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Economic Forum: delegates on Viet Nam’s development
18 | 06 | 2007
Delegates at the Viet Nam Economic Forum on April 23 voiced their opinions about Viet Nam’s integration and development. While praising the country’s economic growth which transformed a poor and war-torn nation into a success story, they also spoke of challenges ahead.
Ayumi Konishi, Country Director, ADB President Mission, Viet Nam, said: A further integration of Viet Nam's economy into the global and regional economy will help stimulate structural reforms, open access to markets, access to capital and technology, resulting in higher productivity of the economy. Globalisation and regional integration brings opportunities but also challenges. Competitiveness is the biggest challenge for the leaders of Viet Nam and of Vietnamese enterprises, particularly as 95 percent of the domestic private sector are SMEs and many of them have limited technological capacity and competitiveness. The shortage of skilled labour, inadequate infrastructure - e.g. a shortage of energy, a bottleneck of ports, roads - if not addressed properly will create constraints in realising the benefits of integration, hindering the development in the future. Viet Nam's development path is rosy but not without thorns.

Reflecting our optimism with caution, therefore, we often note that Viet Nam should dream with its eyes wide open.

To maximise the benefits from integration and minimise the risks, the Government needs to maintain sound macro-economic management, strengthen the financial systems and the corporate sector, and improve economic efficiency and competitiveness, while in parallel also strengthening social protection for vulnerable people and ensuring the access of people to basic public services.

ADB has been actively supporting Viet Nam in its development process and is very proud to be a development partner of Viet Nam, particularly at this critical stage of its development.

Former Deputy Prime Minister Vu Khoan said: The Government has regarded institutional and administrative procedure reforms as the major break-throughs of its administrative reforms.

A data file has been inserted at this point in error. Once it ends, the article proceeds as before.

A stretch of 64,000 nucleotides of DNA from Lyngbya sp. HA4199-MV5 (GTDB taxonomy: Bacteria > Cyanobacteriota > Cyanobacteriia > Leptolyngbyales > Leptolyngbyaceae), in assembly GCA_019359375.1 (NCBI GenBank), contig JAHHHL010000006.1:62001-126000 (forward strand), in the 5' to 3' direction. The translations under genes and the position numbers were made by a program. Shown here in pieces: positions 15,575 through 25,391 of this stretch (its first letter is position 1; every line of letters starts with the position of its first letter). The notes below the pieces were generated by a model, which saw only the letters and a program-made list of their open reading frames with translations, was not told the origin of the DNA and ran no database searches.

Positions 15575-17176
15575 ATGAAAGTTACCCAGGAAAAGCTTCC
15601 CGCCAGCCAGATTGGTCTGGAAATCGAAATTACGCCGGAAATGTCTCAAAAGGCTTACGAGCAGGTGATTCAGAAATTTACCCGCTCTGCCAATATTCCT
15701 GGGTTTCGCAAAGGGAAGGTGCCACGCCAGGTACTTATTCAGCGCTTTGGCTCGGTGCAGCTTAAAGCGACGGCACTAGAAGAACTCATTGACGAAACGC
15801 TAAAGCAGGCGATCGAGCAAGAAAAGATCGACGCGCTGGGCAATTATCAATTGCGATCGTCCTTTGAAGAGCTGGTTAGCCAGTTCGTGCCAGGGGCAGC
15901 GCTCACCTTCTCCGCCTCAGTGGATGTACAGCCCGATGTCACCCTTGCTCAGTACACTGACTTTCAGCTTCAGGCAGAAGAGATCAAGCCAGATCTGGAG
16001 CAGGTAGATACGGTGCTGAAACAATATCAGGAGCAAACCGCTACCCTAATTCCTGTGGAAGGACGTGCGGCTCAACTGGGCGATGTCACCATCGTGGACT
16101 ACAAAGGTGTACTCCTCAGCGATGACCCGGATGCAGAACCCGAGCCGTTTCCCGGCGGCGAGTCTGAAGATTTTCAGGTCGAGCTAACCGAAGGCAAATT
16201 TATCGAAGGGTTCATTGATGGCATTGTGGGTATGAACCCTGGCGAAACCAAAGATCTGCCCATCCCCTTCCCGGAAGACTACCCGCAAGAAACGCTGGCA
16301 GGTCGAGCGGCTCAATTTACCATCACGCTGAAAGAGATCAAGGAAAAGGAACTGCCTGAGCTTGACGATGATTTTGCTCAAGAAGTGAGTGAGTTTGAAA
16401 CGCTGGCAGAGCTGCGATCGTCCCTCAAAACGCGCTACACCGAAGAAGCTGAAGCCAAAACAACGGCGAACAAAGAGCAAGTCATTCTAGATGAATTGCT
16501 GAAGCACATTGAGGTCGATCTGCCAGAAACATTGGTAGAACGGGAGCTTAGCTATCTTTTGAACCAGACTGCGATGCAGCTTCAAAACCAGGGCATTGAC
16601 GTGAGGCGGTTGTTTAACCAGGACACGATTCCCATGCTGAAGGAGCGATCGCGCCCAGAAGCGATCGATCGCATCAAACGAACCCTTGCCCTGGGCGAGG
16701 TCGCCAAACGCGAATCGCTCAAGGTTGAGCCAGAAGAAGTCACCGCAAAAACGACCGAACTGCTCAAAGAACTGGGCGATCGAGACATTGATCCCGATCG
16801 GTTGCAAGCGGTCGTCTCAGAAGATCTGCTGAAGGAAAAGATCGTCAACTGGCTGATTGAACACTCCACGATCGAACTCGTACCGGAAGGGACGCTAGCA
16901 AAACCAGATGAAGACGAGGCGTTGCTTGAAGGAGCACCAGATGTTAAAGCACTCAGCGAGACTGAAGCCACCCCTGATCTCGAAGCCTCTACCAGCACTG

As a result, the key things to be done in the coming time are as follows:

Firstly, further completing the legal system to build complete market institutions and fulfill international commitments, especially WTO commitments.

Secondly, reviewing and removing troublesome procedures hampering people and businesses. Notifying the public of all processes, durations and persons in charge.

Thirdly, it is expected that the State apparatus will be further improved after the XII National Assembly Election in May, moving towards a multi-disciplinary and multi-sector function, removing the "ministry in charge" system to concentrate more on state management while continuing to delegate management authority to and strengthening the capacity and responsibility of local governments at different levels.

Fourthly, further stressing the education and training of a more professional and committed civil servant force to better serve the people and businesses; boosting the fight against corruption as regulated by the law. At the same time, the Government will formulate a unambiguous, transparent system of official business to encourage civil servants.

Fifthly, speeding up the reorganisation and equitisation of state-owned enterprises, including a number of large corporations in the manufacturing and service industries, while improving their effectiveness. The State only holds dominant stakes in certain areas related to public services for the sake of socio-economic stability.

Shozo Sakata, Institute of Developing Economies, Japan External Trade Organisation, said:

"To become an industrial country by 2020" officially became one of Viet Nam's most important development tasks during the 8th Party Congress held in 1996.

One may suppose this task is feasible for the country where over-8 percent GDP growth was achieved in 2005 and 2006. However, to maintain high growth for another 10 years or more will be a big challenge.

We should look carefully at the substance of Viet Nam's economic development.